From that starting point, Fringe takes us down a path of science fiction mystery with elements of time travel, alternative timelines, and other elements, I don’t want to ruin them for you; I hope you go out and watch Fringe after reading this. But while Fringe certainly pushes the limit on what science can accomplish (often using, I am told, wonky science), what Fringe has really done best is make the focus of the show not on the weird stuff that goes on, but in the characters.

Fringe very quietly told stories of pretty epic proportions, but they were told on the strength of the people in the story. Olivia is simply one of the best female characters on television. She is clearly the best person to do this job, and from early on is treated as such. She has flaws, an not of the quirky Manic Pixie Dream Girl type, she kicks butt, and she is deeply empathic of others. Walter is a complicated hero, the kind that can do great things but doesn’t always know where the line needs to be. Peter is a cocky genius who becomes so important to the lives of everyone else that he literally can’t be erased. Most of the ‘bad guys’ on Fringe are nuanced enough to make you see things from their point. Fringe really has characters that are all good or all bad.  The character growth has almost always felt real and organic. John Noble is brilliant as Walter, and Anna Torv and Joshua Jackson have given fine performances.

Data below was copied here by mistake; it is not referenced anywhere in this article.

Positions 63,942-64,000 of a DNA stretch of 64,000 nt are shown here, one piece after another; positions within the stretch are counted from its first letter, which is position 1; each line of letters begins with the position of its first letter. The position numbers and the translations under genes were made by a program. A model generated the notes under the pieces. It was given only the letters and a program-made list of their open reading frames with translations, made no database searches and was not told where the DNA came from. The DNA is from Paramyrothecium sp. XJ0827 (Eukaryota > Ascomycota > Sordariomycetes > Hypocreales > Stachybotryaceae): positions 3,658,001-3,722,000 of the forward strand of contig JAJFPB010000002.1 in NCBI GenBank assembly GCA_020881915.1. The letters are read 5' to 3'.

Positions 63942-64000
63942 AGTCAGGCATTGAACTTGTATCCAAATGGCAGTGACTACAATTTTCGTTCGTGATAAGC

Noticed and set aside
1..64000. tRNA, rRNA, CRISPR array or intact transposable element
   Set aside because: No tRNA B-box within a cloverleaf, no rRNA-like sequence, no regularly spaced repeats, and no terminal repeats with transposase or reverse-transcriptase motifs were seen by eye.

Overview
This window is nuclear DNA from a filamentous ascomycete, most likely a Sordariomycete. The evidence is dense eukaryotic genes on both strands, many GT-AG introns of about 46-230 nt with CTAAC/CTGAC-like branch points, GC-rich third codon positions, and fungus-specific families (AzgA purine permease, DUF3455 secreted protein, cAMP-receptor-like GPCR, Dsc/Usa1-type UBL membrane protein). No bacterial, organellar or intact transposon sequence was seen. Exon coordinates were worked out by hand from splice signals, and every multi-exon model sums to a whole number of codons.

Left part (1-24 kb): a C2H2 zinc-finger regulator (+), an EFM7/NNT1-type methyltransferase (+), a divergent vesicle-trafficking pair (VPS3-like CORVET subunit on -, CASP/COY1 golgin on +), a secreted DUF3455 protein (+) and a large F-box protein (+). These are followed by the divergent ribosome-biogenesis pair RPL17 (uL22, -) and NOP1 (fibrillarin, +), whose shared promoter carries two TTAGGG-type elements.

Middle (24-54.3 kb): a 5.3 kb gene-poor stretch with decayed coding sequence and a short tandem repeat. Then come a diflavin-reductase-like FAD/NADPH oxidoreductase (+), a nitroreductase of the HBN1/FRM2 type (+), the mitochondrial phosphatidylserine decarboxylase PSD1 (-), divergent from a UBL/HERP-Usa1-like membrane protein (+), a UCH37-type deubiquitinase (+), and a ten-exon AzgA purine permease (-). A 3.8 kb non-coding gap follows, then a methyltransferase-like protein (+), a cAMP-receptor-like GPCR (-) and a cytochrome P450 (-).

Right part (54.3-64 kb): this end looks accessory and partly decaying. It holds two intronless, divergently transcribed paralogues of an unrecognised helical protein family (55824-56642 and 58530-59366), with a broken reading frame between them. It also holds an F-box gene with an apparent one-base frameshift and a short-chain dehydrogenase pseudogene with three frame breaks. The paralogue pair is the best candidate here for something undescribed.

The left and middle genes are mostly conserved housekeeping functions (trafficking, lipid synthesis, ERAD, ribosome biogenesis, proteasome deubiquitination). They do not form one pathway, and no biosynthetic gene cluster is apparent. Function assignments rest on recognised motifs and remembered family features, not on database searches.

Perhaps the best way for me to illustrate this character development is like this: when Lost ended, while I absolutely wanted to see what happened to certain characters, such as Sawyer and Juliet, I also really wanted to know why they were on the island. How did they end up there, and why gosh darn it, was Walt so important. For me, Lost was as much about the answers as it was about character resolution. When the end came, and it wasn’t all answered, there was some disappointment. When Fringe ends Friday, what I am really invested in are these characters. What comes of them at the end of the ‘battle’ that is coming, and do some of them at least end up happy? I simply don’t have any burning mysteries I need solved outside of “how does this all end”.